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With Soiid Suppoti of Coagtess President Is Ready to Reopen Controversy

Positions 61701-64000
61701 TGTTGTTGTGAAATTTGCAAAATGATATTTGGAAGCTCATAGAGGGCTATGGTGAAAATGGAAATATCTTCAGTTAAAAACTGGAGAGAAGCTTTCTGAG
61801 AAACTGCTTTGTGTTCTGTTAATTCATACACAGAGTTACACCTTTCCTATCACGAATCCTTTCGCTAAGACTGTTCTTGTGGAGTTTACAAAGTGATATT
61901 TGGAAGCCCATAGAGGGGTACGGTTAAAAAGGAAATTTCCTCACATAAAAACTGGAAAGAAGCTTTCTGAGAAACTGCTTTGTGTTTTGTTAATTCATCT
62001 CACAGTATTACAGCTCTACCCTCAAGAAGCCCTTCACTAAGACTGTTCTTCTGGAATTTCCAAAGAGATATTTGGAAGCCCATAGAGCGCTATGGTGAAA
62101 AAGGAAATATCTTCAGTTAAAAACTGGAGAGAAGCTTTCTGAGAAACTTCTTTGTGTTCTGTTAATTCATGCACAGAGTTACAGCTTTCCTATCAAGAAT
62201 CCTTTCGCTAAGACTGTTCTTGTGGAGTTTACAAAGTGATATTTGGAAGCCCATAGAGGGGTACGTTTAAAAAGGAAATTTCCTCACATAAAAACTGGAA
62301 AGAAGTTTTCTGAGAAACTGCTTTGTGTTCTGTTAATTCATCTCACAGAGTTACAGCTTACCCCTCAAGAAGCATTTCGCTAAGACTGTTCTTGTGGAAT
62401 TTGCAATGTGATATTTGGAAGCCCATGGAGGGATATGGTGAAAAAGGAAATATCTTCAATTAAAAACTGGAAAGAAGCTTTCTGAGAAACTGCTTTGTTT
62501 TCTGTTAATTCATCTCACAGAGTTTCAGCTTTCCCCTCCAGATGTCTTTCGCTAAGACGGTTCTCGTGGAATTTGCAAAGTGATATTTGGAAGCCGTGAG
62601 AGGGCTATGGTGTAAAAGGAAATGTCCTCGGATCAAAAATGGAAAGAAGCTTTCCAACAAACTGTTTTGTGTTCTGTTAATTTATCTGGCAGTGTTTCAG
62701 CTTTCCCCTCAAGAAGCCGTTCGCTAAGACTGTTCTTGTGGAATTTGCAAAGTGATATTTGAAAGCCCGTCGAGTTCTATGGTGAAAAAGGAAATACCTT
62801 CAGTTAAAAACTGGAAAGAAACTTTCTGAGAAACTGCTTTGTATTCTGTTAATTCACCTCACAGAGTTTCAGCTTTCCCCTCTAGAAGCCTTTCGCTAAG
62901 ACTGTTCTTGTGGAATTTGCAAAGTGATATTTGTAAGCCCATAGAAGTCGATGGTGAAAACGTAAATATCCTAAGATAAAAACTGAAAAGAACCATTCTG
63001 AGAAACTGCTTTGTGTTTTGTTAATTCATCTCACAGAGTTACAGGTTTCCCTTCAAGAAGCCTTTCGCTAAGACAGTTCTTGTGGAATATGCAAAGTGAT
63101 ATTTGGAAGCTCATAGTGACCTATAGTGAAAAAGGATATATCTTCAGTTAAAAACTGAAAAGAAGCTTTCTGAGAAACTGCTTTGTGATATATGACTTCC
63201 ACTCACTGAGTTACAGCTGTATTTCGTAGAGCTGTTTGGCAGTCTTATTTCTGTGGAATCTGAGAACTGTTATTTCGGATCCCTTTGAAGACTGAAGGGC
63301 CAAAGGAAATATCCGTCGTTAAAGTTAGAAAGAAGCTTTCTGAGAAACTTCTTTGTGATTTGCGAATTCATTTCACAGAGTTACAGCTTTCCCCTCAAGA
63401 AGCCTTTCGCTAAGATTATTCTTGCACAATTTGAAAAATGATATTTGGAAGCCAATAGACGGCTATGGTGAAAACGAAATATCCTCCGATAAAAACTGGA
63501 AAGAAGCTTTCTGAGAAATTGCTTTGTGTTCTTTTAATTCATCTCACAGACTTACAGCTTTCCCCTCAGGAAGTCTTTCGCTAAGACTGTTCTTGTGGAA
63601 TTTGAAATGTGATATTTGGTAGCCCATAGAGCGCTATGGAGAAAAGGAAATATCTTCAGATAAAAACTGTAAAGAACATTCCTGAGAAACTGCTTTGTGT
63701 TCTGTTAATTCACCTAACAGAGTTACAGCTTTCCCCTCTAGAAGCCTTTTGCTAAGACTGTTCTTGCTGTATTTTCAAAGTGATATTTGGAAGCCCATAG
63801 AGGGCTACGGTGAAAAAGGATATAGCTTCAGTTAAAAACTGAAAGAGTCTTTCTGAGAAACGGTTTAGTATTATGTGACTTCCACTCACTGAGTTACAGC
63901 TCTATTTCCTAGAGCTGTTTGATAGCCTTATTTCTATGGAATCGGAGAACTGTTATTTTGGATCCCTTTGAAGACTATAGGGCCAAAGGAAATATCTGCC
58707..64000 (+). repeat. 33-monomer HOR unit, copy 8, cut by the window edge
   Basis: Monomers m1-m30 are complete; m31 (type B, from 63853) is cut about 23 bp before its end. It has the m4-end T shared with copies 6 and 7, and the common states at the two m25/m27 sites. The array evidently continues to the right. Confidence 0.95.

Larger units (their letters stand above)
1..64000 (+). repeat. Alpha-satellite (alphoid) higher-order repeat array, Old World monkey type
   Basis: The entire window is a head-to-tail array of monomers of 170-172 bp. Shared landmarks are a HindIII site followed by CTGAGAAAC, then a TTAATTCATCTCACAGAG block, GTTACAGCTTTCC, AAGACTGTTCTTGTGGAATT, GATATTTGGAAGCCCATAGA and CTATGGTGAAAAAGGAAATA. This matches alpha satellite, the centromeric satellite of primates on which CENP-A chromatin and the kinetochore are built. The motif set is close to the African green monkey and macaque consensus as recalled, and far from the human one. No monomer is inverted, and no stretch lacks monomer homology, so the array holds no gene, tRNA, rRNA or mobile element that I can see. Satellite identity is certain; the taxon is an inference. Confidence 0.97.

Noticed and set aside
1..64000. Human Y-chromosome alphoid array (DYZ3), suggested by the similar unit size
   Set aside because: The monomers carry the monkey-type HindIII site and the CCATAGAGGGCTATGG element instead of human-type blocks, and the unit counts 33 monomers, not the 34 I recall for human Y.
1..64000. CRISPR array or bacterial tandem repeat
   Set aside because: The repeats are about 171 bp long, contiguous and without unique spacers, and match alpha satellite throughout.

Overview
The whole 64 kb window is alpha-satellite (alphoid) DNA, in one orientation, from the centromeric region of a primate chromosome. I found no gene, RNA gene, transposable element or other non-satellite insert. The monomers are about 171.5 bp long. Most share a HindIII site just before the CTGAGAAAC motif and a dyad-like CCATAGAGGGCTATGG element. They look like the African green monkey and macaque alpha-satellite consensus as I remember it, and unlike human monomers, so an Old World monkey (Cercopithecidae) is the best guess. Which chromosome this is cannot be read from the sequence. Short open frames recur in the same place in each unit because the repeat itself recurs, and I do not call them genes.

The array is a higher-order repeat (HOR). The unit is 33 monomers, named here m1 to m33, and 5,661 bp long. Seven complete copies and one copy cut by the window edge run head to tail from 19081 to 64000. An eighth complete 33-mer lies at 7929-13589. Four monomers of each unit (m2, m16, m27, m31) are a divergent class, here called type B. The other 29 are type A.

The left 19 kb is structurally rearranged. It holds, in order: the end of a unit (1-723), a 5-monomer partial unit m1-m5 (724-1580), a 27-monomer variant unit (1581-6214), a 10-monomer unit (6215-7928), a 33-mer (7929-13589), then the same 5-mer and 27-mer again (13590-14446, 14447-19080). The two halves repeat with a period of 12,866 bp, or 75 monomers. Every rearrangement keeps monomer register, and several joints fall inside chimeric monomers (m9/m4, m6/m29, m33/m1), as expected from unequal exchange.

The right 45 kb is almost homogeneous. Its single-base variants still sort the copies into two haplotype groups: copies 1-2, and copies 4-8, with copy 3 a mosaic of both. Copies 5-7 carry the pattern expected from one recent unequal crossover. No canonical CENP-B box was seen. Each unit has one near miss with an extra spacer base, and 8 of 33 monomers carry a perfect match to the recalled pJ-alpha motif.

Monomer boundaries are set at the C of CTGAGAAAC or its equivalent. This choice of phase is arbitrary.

HARRISBURG rfSllfa TELEGRAPH * vvvir XT _ N nv CARRIER « CENT# A WEEK. LAAAV— JNO. :>£ SINGLE COMES A CENTS. SOLIDLY BACKED WILSON IS READY TO PROCEED WITH U-BOAT PROBLEM House Tables McLemore Resolution to Warn Amer icans Of! Armed Ships by Vote of 276 to 142; Frees President From Bonds of Embarrassment FURTHER ASSURANCES ARE TO BE ASKED Germany's Latest Proposal to Settle Lusitania Case to Be First Step; Congress Will Now Settle Down to Clear ing Legislative Slate Which Has Been Held Up By .Associated Press Washington. D. G., March 8. —With j Congrass standing squarely behind j him. President Wilson was prepared 1 10-day to go ahead with the submarine I negotiations with the central powers, j After .in all-day contest, such as has : seldom been witnessed, the House last j night aiiswered the President's de- | in&nd for a "show down" on congres- j sional sentiment on the armed ship, issue. By a vote of 276 to 142 the' House tabled the McLemore resolution to warn Americans off armed ships. This action, together with that in the Senate in killing a similar reso-j lutton. has freed the President from! tli« bonds of embarrassment forced! upon hint by the dissensions in Con- j c ress. Victory is Complete His victory complete after a long! and sensational fight was regarded by; the President and his advisers as a. sufficient answer to reports circulated ! in Berlin that he was making demands ' on Germany in direct opposition to the i-iected representatives of the people. 1 Air. Wilson is hopeful that there will ' be as little further discussion of the i issue in Congress as possible. The President was much gratified I with the overwhelming support ac corded him. He is receiving many congratulations. Will Answer Germany . The President's next step probably Mill be to answer Germany's last pro posal to settle the Lusitania case. In 'his the United States will ask for further assurances guaranteeing that j the new submarine campaign, in which all armed merchant ships are to be treated as auxiliary cruisers, will not . endanger American lives. With the armed ship issue out of the way Congress was ready to-day to mottle down to the task of clearing up the legislative slate. Agitation on the subject in Congress had delayed the work of the session. Turbulent Session It was a big Democratic majority ami neatly half of the Republicans in t hp House that ended the movement to warn Americans off armed ships. In a turbulent session, lasting for seven hours, and to rally cries of "stand by the President," administration sup porters without regard to party three times placed their stamp of dis approval on the warning proposition. By a vote of 256 to 160 the adminis tration forces carried the first vote, a parliamentary proposition to prevent opening the McLemore resolution to amendment and unlimited debate. With the crucial test of the fight in hand they moved the adoption of a special rule for four hours' discussion of the resolution. This was carried by 271 to 138 and then the victory was completed by tablinc the resolution. House Sways During the debate that preceded each vote the house was swayed back and forth in a manner probablv un eiualed since the eve of the decla ration of war with Spain. The long fliscussion, however, was conducted with entire good feeling and there was frequent c hering. The galleries were packed throughout the day. The President's supporters praised him for keeping the country out of war and for upholding international law. Ad ministration opponents charged that the President was contending for a doubtful legal right and was shifting the responsibility of diplomatic nego tiations to Congress. The failure of the so-called Bryan influences to de velop any marked strength against the [Continued on Page 13.] THE WEATHER For Harrtufiari nml vtrtnltyi Fair to-night anil Thuraila) : roliler to ll In ht, with lonmt temperature nkottt - - <t«'K rorw. Kur Kaatrrn I'ennnjlvanla: l.ocal • aim« and colder to-night t Thursday fair; atronic vrest and north went nlnda. River The Snsqaekmina river and all ita branches will proliahly remain nearly stationary, except the l.ower Weat liranch, which will rlae nllglitly. No material chanitra arc likely tn oeeur In lee conditions. A atagr of about 4.4 feet In Indicated tor Harrinhurit Thursday morning. (•encrat I ondltlonn The wrather continues unsettled over the northeastern part of the I lilted State* with the center of disturbance now along ttir \cw Jersey count. Snow and raiu hnvn fallen lu the last twenty-four bourn generally over the eastern half of the conntry. A general fall of 2 to 24 degree* In temperature has occurred In the I'lalna States anil thence east ward to the Atlantic coant. ex cept In Southern New York, F.ast ern Pennsylvania. New Jersey anil the Ulatrlet of Columbia, where It Is slightly warmer. Temperature: 8 a. m., 34. Sunt Hlsea, 11:27 a. in.: acts, B:04 p. m. Moon: First quarter. March 11, 1133 p. m. Itlvcr Stage: 4.4 feet above low water mnrk. Yesterday's Wciitlier lllghent temperature. I.nwent temperature. -11. Mean temperature. illf. Normal temperature, 31. GERMAN STAND ! ON ARMED SHIPS IS EXPLAINED Will Operate U-Boats in Ac-: cordancc With Law if Eng land Also Observes It BRING IP BLOCKADE Berlin Confident That United States Will Appreciate Teu tonic Viewpoint By Associated Press > Washington. March 8. The Ger-! man Government, in a memorandum '■ ! handed to-day by Count Von Bern- j storff to Secretary Lansing, outlines) in detail its position in regard to j , armed ships, reviews events leading ] up to its decision to torpedo without warning all armed merchantmen of* its enemies, concedes that interna- ! law, as at present constituted,' I makes no provisions for the use of, submarines and expresses a willing- j ness to operate its submarines in ac-j ; cordance with international law pre-1 I vailing prior to the war on the con-i ; dltion that Great Britain does not j | violate the same laws. ; The memorandum in part is as fol- J 1 lows: I "The principle of the United States! Government not to keep their citizens ■ off belligerent merchant ships, has; been used by Great Britain and her j .allies to arm merchantships for of- i | fensive purposes. Under these clr- j j cumstances merchantmen can easily) | destroy submarines and if their attack : ! fails still consider themselves in safety! i by the presence of American citizens t j on board. "The order to use arms on British merchantmen was supplemented byi | instructions to the masters of such] ■ ships to hoist false flags and to rami |U boats. Reports on payment of premiums and bestowals of decora-j ' tions to successful masters of mer- j ; chantmen show the effect of these j i orders. England's allies have adopted i this position. Faces Blockade "Now Germany is facing the follow-1 ing facts: "(A) A blockade contrary to inter-j national law (compare American notei to England of November 5. 1915) has for one year been keeping neutral; I trade from German ports and is mak- j ing German exports impossible. "(B> For eighteen months through i the extending of contraband provi sions in violation of international law (compare American note to England; of November 5, 1915) the overseas! I trade of neighboring neutral coun- j ! tries, so far as Germany is concerned, j j has been hampered. Interception of .Mails "(C> The interception of mails in! j violation of international law (com- i I pare American memorandum to Eng-; land of January 10, 1916) is meant to j ! stop any intercourse of Germany with i foreign countries. "(D) England, by systematically and increasingly oppressing neutral countries, following the principle of j 'might before right' has prevented neutral trade on land with Germany, so as to complete the blockade of thej : Central Powers intended to starve j | their civil population. Armed Ships "(E) Germans met by our enemies! ] on the high seas are deprived of their l liberty no matter whether they are I combatant or noncombatant. , j "(F) Our enemies have armed their 1 i merchant vessels for offensive pur- 1 ; poses theoretically making it inipos i sible to use our IT boats according to the principles set forth in the London ! Declaration (compare American; ; ; memorandum of February 8. 1916). "The English white book of January 5, 1916, on the restriction of German trade boats that by British measures Germany's export trade has been stop i ped almost entirely whilst her im ports are subject to England's will. | "The Imperial Government feels 1 1 confident thai the"people of the I United States remembering the friendly relations that for the last hundred years have existed between [the two nations, will in spite of the' j difficulties put into the way by our : enemies appreciate the German vlew ! point as laid down above." Rotary Club Spends Delightful Evening as Guest of R. C. Jobe The Harrisburg Rotary Club was delightfully entertained last evening Iby It. C. Jobe, manager for the Fletschmann Compressed Yeast Com- 1 pany, at the plant of that organiza-j tion, 210 North Second street. After! the meeting luncheon was served and i Mr. Jobe gave a talk on the business !of the company, which now employs: in the country more than 4,000 automobiles and wagons in the daily' i distribution of yeast. Harry M. Kinzer, William Robison i and Andrew Redmond won prizes in a contest entitled "What constitute elements of success in business," and William S. Essick was awarded the j consolation prize. The club .is preparing for a big time on March 22, when the Cham- 1 ; ber of Commerce and the Rotary Club j I will bring to this city Allen D. Al-' hert, municipal expert, for a luncheon 1 address at the llarrisbure Club and; a lecture on "The Forces That Make: Cities" at the Technical High school.' Mr. Albert is president of the Interna - I tional Rotary Clubs and will be en-' | tertained at a "round table" dinner by the club in the evening previous to the lecture. Brandeis Hearings Before Committee Are Finished Washington, March S. Public heatings on the nomination of l.ouls D. Brandeis of Boston, to be associate justice of the Supreme court were terminated to-day by the Judiciary subcommittee of the Senate. The inquiry has been in progress for a month. The subcommittee cave no ;i,dilution ns to when It would report to the judiciary committee. HARRISBURG, PA., WEDNESDAY EVENING, MARCH 8, 1916. IN LIMELIGHT DURING President Wilson, asking for a rule Which the House of Representa-1 "~>ight - " —Mo** tives i „ht the question \ HENRY D. FLOOD raised in the resolution of Mr. Jlc- Chairman of Foreign Affairs Lemore that Americans keep off belli- Committee gerent liners, addressed his letter to j J Acting Chairman Pou of the Rules; Saturday reported out the McLemore Committee. Mr. Flood is chairman of resolution with a recommendation the Foreign Affairs Committee, which | that it do not pass. SERIES OF BOMB EXPLOSIONS CAUSE $150,000 DAMAGE Niagara Chemical Plant Is Threatened With Total Destruction; One Dead By Associated Press Niagara Palls, N. Y., March B.—Fire following an explosion in the chlorate department of the Niagara Electro Chemical Company to-day threatened to complete the destruction Of the plant begun last night when several explosions and the resultant fires in i dieted damage estimated at $150,000. The explosion was heard for several miles around and across the Niagara 'cataract in Canada, where It caused a i hasty mobilization of the militia [Continued on Page 13.] i ; MRS. CATT URGES ACTIVE CAMPAIGN FOR AMENDMENT National President Believes End Can Be More Quickly Within five years the women of the United States will have the ballot if they work together and carry on an energetic campaign, declared Mrs. Carrie Chapman Catt. president of the National American Woman Suffrage Association, at to-day'B session of the Pennsylvania Woman Suffrage party [Continued on Page 13.] Investigating Sudden Death of Woman in Restaurant By Associated Press Chicago, 111.. March S. An Investi gation Into the cause of the death in a downtown restaurant last night of Mrs. Nellie Shaw, an expert billlardisv, was begun to-day by the police. Mrs. Shaw, accompanied by two other women, entered the restaurant and or dered supper. Half an hour later two of the women left and shortly after ward it was discovered that Mrs. Shaw, who remained at the table, was dead. A phvslclan. who examined the body, said death might have been caused either by poison or heart disease. The deao woman was the wife of I>ew Shaw, a widely-known professional cueist, who Is on'an exhibition tour. RETURNED LICENSE THAT TOLL INSTEAD OF CHIME Simple Little Story of Romance Forever Ended Except in Memory's Dreams Quietly Told in Marriage Bureau The simple little story of the memo- 1 rles of church bells whose merry chiming had been toned to dull toll ing was quietly told this morning to County Recorder James E. I-entss by 19-year-old Norman Edgar Gutshall, a farmer, when he returned, unused, his license to wed pretty 18-year-old Alta Elizabeth Wcvodan, Silver Springs. Till* i» UM < ORPHEUM BENEFIT WILL SWELL THE j BATTLESHIP FUND Manager Hopkins Announces J Contribution From Fri day Receipts The request for co-operation in j 1 swelling the battleship fund for the 1 • erection of the "America" has not : fallen upon deaf ears, and it is a genu- | Ine pleasure to see the ready responses I which have come to the Telegraph's' call. From Lemoyne, Newport, Hall- 1 fax. Middletown. Steelton, Kairview. ] Millersburg, Blair, yes, even from 1 Newport. R. 1., and Kimball, W. Va.. j have come contributions, and there is a proportionate jump in the total fund. The Storehouse and Shop Clerks' [Continued oil Page ll.] THREE PERRY CO. TOWNS, DRY TWO YEARS, GO WET Millerstown, Newport and El liottsburg Captured by the Liquor Forces New Bloomfield, Pa., March 8. — , Despite an apparently overwhelming j sentiment, throughout the county against saloons, the Perry county , court, with President Judge W. H. ! Seibert dissenting, to-day granted five j additional saloon licenses in the towns of EUiottsburg (1), Newport (2) and Millerstown (2), where for two years past there have been no licensed bars. In all iifteen licenses were granted and two refused. Those refused were not licensed last year. The licenses granted, all judges con curring, were: H. B. Rhinesmith, Ho tel Rhlnesmith. New Bloomfield; Oran S. Stoufer, Shermansdale; Truman Rotz, Laird House, Duncannon; Sam [ Continued on Page 13.] . HOB DRUGSTORE j Some time during last night or early this morning, thieves broke into the ! drugstore of John Cotterel, Sixth and KeJker street, ransacked the place and I Anally took a dollar in change which they found In the cash register. 1 February 9. Gutshall and his shy' Klrl-bridc-elect called at the mfirrißge bureau. Kot the license and started for the bride's home. The wedding was to have occurred a short time later. A day or so before the wedding, how ever, the bride-to-be slipped on the icy-covered porch of her /home and fell in such a way as to suffer internal injuries. The bride-to-be died yesterday 4 woraing, *1 80 PER CENT. OF TRAINMEN WANT EIGHT-HOUR DAYI Union Leaders Find Over whelming Majority While. Tabulating Vote MEANS $100,000,000 MOVE Demands on ">2B Railroads Would Reach That; Don't Want Strike By Associated Press Chicago, March 8. —More than eighty per cent, of the 400,000 rail way employes of the country favor de manding an eight-hour day with time and a half for overtime when their wage agreement with the roads expire March 31, it was indicated to-day. Leaders of the employes are said to be opposed to arbitrating their differ ences 1 , although they express the hope that a strike, which would tio itr 52S railroads throughout the country, will not be necessary. Railroad officials declare that the eight-hour day and overtime de manded by the employes would mean an increase in wages of nearly SIOO,- 100,000 a year and this Increase can not lie granted under existing condi tions. Largest Hydroaeroplane Under Construction For Allies to Carry 34 Men By Associated Press 13uffalo. K. Y., March B.—A local manufacturer of engines for aero planes to-day received from a North Tonawanda boat manufacturing com j pany the body of what is said to be the largest hydroaeroplane that has ; been built in America. When com pleted it will carry thirty-four men. After 1 eing equipped with motors and I propellers, it is said, it will be shipped j to Great Rritain. When fully equipped ready for serv ! ice this flying boat will weigh 21,000 1 pounds. The body is 55 feet long and iis completely enclosed. In it will be ' four motors of 240 horsepower for ! flying purposes and one 200-horse | power motor for propelling the ma chine on the water. When the three I sets of planes are constructed the ma j chine will be 120 feet from tip to tip. I The hull has two gasoline tanks, which i have a total capacity of about 1,000 I gallons. Apartments are constructed in the body for food and ammunition. I The hull is of cypress. Bequests to Relatives | and Harrisburg Hospital in Will of A. A. Pancake I The will of the late Alfred A. Pan- ; I cake was probated this morning. His I wife and the Harrisburg Trust Com-j j pany are named as executors and trus ! tees of the estate. Mrs. Pancake is I given outright the house and contents! at Second and Reily streets and the j use of the country house in Penbrook ! during her lifetime. Following are the bequests Edwin Pancake, of Harrisburg, a brother, $5,000; Albert H. Edwards, of Pitts- j burgh, a brother-in-law, $4,000; Ho- j mer E. Edwards, of Pittsburgh, a | brother-in-law r , $4,000; Lydia M. Hen derson, of California, a sister-in-law, $4,000; Mrs. Jessie Whiteside, of Sy- ! racuse, N. Y., a niece, $5,000; Edwin; J. Miller, of Harrisburg, a nephew, I $3,000: Ward E. Jacobs, of Harris burg, $3,000; to the Harrisburg Trust company, in trust, $5,000, the income | to be paid to the- Harrisburg Hospital. | The balance of the estate is divided between the widow and Iwo grand -1 daughters, Mrs. Hill and Miss Martha Snavely. No estimate lias been made as yet of the value of the estate. Dr. Eliot Says Drink Bill Is $2,200,000,000 Sfecial to the Telegraph Boston, Mass.. March 8. Dr. Charles i W. Eliot, President Emeritus of Har- | ; vard, has prepared a table on expend!- I | turps not classed ns necessaries of life. It shows that every year nearly three I times as much money Is spent on drink ias is expended for the next highest luxuries mentioned except tobacco. The table: Intoxicating liquors, $2,- 200.000.00P; tobacco, $1.200,000.000; jew elry and plate, $800,000,000; automobiles, $500,000,000; church work at home, $250,000 000; confectionery, $200,000,000; ! soft drinks, $120.(100,000; tea and coffee, $100,000,000; millinery, $90,000,000; pat- i ent medicines. $80,000,000: chewing gum, i $13.000,000; foreign missions, $12,000,-! OUO. MACHINISTS STRIKE By Associated Press Franklin, Pa., March 8. Ma- I chinlsts employed at the plants of the 1 Chicago Pneumatic Tool Company, I the Colburn Machine Tool Company 1 and the Producers Supply Company) i here are on a strike. The men demand I the reinstatement of several dis-1 | charged men. an increase of 20 per! | cent, in wages, an eight-hour day and better shop conditions. The plants employ 700 men but so far only ; about 200 are affected. MAUI) ALLAN" RECOVERING By Associated Press New York, March 8.-—Maud Allan, classical dancer, reported dying arter i a recent operation for appendicitis, was said to-day to he on the road to (recovery. Miss Allan has an inter-! national reputation, having appeared; I before many crowned heads. INSURANCE CO. WITHDRAW By Associated Press ! Columbia, S. C., March B.—Thlrty- I four Are Insurance companies have j withdrawn from the State of South Carolina because or provisions of the j new "anticompact" law. ENVER PASHA DEAD By Associated Press London, March B.—An Athens dis patch to the Exchange Telegraph I Company reports rumors of the death I of Enver Pasha, Turkish minister of war, but all efforts to contirm or re- l k lute them have proved unavailing. 1 BANK CLEARINGS ji ALMOST DOUBLED | DURING 10 YEARS! Tenth Annual Mooting of Clearing House Association Shows Growth of Business , DEPOSITS NOW $16,5)91,815 i Nearly Half Billion Handled Since the Organization; Officers Re-elected : ' The tremendous Increase in the j banking business in Harrisburg since! 1WO(>, when the Harrisburg Clearing! House Association was organized was ■ i shown in a report submitted vester-1 day afternoon by A 1 K. Thomas, sec-1 retary of the association, at the tenth annual meeting of the bankers in the offices of the Harrisburg Railways i Company. , Dt|ring the last eight months of 1906, $31.778,464.1-1 passed through' the Harrisburg banks. Last year, the I total was $87,767,765.04, and for the | first two months this year $14,963,- | 616.05. ; The votal amount of money handled i by the banks slnou the organization* of the association is $464,548,299.89, 'and when the year is over, it is be lieved that the total will be more than half a billion dollars. Officers Rc-clcctcd Officers of Ihe association were re elected as follows: Donald McCor niick, president of Dauphin Deposit Trust Company, chairman; Robert M. Rutherford, president of the Steeltoni t National Rank, vice-chairman, and Al. ! K. Thomas, cashier of the East End ; I Rank, secretary. The Commonwealth j Trust Company was appointed as new! manager of the association. The following were named as the I [Continued on IV go 18.] Jackson Herr Boyd Elected Director of Dauphin Deposit Trust Directors of the Dauphin Deposit Trust Company yesterday afternoon ; j elected Jackson Herr lloyd as a direc- j ! tor of the company to succeed Vanee O. B McCormick, who resigned following his i r appolntnient as one of tlie governors of I _ | the Federal Reserve lJank at I'hiiadel- i . phia. Mr. McCormick was one of the I p 1 first board of directors when the trust i company was incorporated and had been j " a director ever since. Mr. Boyd is a I ■ | son of the late John Y. Boyd. t OFFERS "CHEESE" FOR SUFFRAGE \ \ ; Harrisburg.—At tho closing session of the State Wo- I mah Sufl age Part; Conference in the Board of Tr;i i I C Hide Bedford, of Chester an- | j P nounced that the bud) t to $40,0u | Of this a ount $29,000 mst be raised as SII,OOO was left ( lin the treasury from last year. During the afternoon ' ' [ pledges amounting to more than SIO,OOO were made. Among L personal pledges was one by Mrs. E. E. Kiernan, of Somei 1 1 I set, who offered her cottage cheese crop for the year. FRENCH RECAPTURE TRENCHES * > I Paris, March B.—ln the Champagne the French has re i captured ches lost on March 6, according I |to semio ' ' annc ement. i ks, Alaska, March B.—Three soldiers were kill | ed and Iwo seriously injured in a fire yesterday that dt t » I • d by company B, 14th infantry. TAKE POSITION IN WEST ' f Eerlin, March 8, via London, 3.15 p. m.—The capture of i a Frencfi p< sition west of the Meuse on both sides of the I I Forges brook below Bethincourt, six kilometers wide and [ three kilometers deep, was announced to-day by German • f r army headquarters. i [ TWO AMERICANS REPORTED KILLED BY VILLA , ► El Paso, Tex., March B.—Accredited but unconfirmed reports received to-day by General Gabriel Gavira at Juarez. state that two Americans named Franklin and Wright were killed by Villa bandits Monday at Pechaco, between • Casas Grandes and Janos, Chihuahua. I CORN AND WHEAT ON FARMS 1 ► Washington, March B.—The Department of Agricul- ' I ture's crop report to-day announced: Wheat about 241, • f 717,000 bushels or 23.9 per cent of the 1915 crop remained 1 on farms March 1. Corn, about 1,138,773,000 bushels or ■37.3 )<>r tciii on f.trmr,. | MARRIAGE UCtkSHS t Hurry K. Kcrl, Uunrnniion, nnd l.nnra >l. Krnnirr, I pprr Faxton i tonnHhlp. VU" »» LJ W** II ■II W»g) 16 PAGES CITY EDITION GERMANS PAUSE IN THEIR DASH TOWARD VERDUN Renewal of Great Battle Is Momentarily Awaited as Ar tillery Is Active WHOLE LINE THREATENED Developments Indicate That No Part Is Free From Massed Assault Pausing on the ground they had won on Monday and Tuesday in their impetuous dash southward to the | Meuse, the forces of the German i Crown Prince, fighting for Verdun, failed to continue last night their driv ing attacks on the French lines. The renewal of the great battle, however, | Is being momentarily awaited, (he per , sistent activity of the heavy artillery indicating that the time for this can not lie far distant. The assault on the fortress is now being pressed with greatest vigor ! along the four-mile front running from the north of Cumieres, near the river, to Bethincourt, where the Her mans have already pressed forward into the Cordeaux woods, hot ween Deadman and (louse Hills, the .com manding positions held by I lie French in this sector Having in Wocvw Recent developments, however, have , indicated that no particular part of the line is free from the possibility of a massed assault at any time, and the battle has been raging with intensity I from the Woevre, southeast of Ver j dun, where the town of Fresnes was yesterday stormed and taken, around [Continued on Page IS.] Senior Class at Yale Spent Just $1,087,364 Special to the Telegraph New Haven. Conn., March S. edu cation cost the present Vale academic senior class of "25 men $1,087,"6 I, aver aging per man for the course $1.07:;, ac cording to figures made public recently. Tito highest for any man is J 15,000. while- the lowest is SBOO. Of these U'O have earned part of their way, or S!IOG.- 970. Tobacco is used by -35, of whom lOfi have taken it up since coming here; of the 140 who drink, 54 took their first tipple at Yale.